Sunday, 1 November 2015

Dubrovnik: You Know Nothing, Dave Bro

Dubrovnik, Croatia (Dubrovnik, Hrvatska)
On the drive down the Dalmatian coast to Dubrovnik we saw an area that had been ravaged by forest fires. We had seen countless road signs showing a tree being set alight by a match, but hadn't actually seen the effects up close. 
Here, the trunks were blackened and the leaves turned to ash on the wind. After this, we noticed many patches of charcoaled foliage on the hillsides during our drives. The most interesting trees weren't the ones that were entirely consumed by fire, but the ones that were blackened at the bottom but still clung to green leaves at the top! Though it was summer, these trees made you think it was autumn because the leaves underneath the vibrant alive ones had turned yellow and red. 
We dropped in to a wine shop for a nice mid-afternoon tipple and ended up buying a nice rosé and an affordable white table wine which came to us in a plastic bottle after being filled up from a giant metal drum on tap!
That night we matched the rosé with an antipasti of Dalmatian smoked ham with our special Lumbarda olive oil, cheese, and bread dipped in more seasoned olive oil. The apartment we had selected was very close to the bus route and after dinner it wasn't very late so we took a bus into Dubrovnik to see it all lit up at night. 
The city was bustling, but not overly crowded. The high walls and turrets everywhere made Dubrovnik feel like a proper fortress, and in a way it was what I had in mind when I pictured Diocletian's Palace in Split before we visited. Our first glimpse of the medieval walled old town was the illuminated Minčeta Tower. 
Everything was covered in white stone that glistened under the lightbulbs, and narrow staired paths led up from the main street to the towering walls. We stopped for a spell to listen to a talented Louis Armstrong impersonator and his band, but walked quickly by a busker who had aquired a lifesized cardboard cut-out of Brad and Angelina (we couldn't work out why he had it). 
At one point we heard a load of fireworks being set off and were at an elevated spot where we could see the very tops of the colourful starbursts just over the tops of the tall buildings surrounding us. We had no idea why there was a firework display, as it wasn't a holiday as far as we knew. Quickly tiring of the show, we looked down from our lofty vantage point to see the streets laid out below and the rest of the city twinkling up on the hill behind. 
The last performer we saw that night (apart from the Brangelina man again) was a struggling artist type who enjoyed smoking endless cigarettes and being praised by a groupie more than actually playing. When he did strike up a tune on his guitar, it wasn't exactly inspired serenading as much as limp strumming.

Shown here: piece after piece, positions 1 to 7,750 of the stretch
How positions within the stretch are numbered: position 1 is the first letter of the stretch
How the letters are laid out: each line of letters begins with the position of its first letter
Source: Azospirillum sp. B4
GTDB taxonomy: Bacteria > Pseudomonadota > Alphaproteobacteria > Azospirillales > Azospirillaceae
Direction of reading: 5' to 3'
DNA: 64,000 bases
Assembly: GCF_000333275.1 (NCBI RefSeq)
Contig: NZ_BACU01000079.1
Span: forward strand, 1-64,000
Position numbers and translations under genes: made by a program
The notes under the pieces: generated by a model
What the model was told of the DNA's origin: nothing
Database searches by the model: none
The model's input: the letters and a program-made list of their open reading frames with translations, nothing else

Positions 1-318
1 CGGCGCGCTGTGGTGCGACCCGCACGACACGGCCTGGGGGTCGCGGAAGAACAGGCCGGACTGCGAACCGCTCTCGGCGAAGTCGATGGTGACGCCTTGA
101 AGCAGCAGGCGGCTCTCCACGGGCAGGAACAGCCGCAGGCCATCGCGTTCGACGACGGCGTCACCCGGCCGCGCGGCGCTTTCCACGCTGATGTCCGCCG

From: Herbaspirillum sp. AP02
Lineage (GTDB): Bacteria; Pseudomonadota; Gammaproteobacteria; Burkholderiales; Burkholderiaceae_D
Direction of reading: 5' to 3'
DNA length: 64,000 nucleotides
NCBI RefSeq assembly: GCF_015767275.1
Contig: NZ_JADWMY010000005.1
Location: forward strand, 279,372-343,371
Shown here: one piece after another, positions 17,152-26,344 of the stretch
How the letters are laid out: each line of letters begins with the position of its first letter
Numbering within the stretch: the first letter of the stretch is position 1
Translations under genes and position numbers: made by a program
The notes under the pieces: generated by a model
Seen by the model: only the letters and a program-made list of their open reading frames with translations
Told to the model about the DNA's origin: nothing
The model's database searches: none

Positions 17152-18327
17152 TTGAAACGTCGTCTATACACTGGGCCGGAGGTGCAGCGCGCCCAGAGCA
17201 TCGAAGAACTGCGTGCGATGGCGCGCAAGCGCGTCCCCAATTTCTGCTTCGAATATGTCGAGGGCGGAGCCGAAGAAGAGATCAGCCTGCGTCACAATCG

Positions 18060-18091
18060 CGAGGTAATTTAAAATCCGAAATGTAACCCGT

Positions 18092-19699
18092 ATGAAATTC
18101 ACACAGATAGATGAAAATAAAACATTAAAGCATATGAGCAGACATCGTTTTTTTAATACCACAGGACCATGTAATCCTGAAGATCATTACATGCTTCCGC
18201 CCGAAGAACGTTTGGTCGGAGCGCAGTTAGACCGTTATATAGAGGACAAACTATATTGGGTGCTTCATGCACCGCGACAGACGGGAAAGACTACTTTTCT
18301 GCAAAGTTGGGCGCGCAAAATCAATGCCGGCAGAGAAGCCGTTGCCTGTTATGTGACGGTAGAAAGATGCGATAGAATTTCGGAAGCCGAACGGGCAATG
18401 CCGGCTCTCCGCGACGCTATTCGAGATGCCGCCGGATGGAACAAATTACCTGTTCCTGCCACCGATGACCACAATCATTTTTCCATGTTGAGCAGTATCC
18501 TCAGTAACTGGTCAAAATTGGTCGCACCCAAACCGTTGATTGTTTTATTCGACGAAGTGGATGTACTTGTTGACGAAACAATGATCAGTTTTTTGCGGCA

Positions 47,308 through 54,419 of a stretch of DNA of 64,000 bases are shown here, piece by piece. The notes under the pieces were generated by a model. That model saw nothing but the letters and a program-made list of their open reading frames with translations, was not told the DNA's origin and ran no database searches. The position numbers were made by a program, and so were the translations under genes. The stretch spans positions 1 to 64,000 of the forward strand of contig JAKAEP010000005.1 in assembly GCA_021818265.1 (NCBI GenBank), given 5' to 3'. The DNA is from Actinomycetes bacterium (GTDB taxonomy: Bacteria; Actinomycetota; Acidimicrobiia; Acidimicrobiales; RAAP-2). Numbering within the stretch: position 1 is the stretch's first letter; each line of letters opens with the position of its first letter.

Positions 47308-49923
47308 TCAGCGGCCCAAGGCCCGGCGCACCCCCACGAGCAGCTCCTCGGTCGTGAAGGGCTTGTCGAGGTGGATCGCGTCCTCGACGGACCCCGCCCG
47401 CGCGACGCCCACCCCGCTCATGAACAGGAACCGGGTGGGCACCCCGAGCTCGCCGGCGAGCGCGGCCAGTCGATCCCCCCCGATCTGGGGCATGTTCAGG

The waterfront looked absolutely magical with bright reflections on the calm water. Several eateries must have charged a fortune for dining beside this view, but we just walked out into a pier and gazed for free. It did smell sulfurous, concordant with much of the Croatian coastline, so perhaps eating in the vicinity may not have been a good idea at all. 
The next morning we took a much busier bus into the city. I managed to find a seat, but Yannick said he felt like a sardine marinated in armpit sweat by the time we disembarked. Overhearing an Australian couple, they pretty much summed up what was on my mind: "Too many tourists for my liking. Dave said it wouldn't be busy. Prick."
Aside from being all round awesome, Dubrovnik attracts fans of the Game of Thrones series, as the city is used as the setting for King's Landing in the show. 
Now that the sun had risen, locals aired their laundry in the narrow streets up to the walls and kittens ran and played. 
We took in a war photography exhibition that displayed images from the breakup of Yugoslavia and in particular the siege of Dubrovnik. In 1991 Serb and Montenegrin forces began the onslaught as they thought that Dubrovnik should not be part of the recently independent Croatia, despite the fact that the vast majority of the population were Croats. 
The siege lasted seven months and the walls withstood 650 artillery shots. Repairs were not made until the end of the war, as although Dubrovnik was not under siege after May 1992, it was feared that the Serb army would return suddenly. The city was already a UNESCO world heritage site, and sadly over half of all its buildings were damaged. Even in war scenes there was some humour to be found, as those portrayed often wore embarrassingly 90's clothes and in the midst of seige conditions you could see 'souvenir' signs in the background as Dubrovnik was at the time already a well-established tourist destination.  
After a lunch of sir and pršut (cheese and ham) sandwiches, we visited Sponza Palace where portraits of the 114 casualties of the siege were displayed. Apparently foreign newspapers at the time were criticised for focusing on the damage to the city rather than the wounded and dead. 
The palace itself was incredibly grand. Built in the sixteenth century, it remained undamaged in the  devastating earthquake of 1667 which razed most public buildings to the ground and killed over five thousand citizens. It had several uses over the years (including the customs office) but now holds the city archives, and some replicas of important documents were on display for the public. There was also a super weird temporary photography exhibition involving a disturbed woman and her decapitation fetish. 
We wandered around a bit more, but the hordes of tour groups became overwhelming and we snapped some photos and left. It's obvious that people rub this monk statue's nose for luck. He doesn't look like he minds. 

Today's post was almost called: Brangelina is Watching You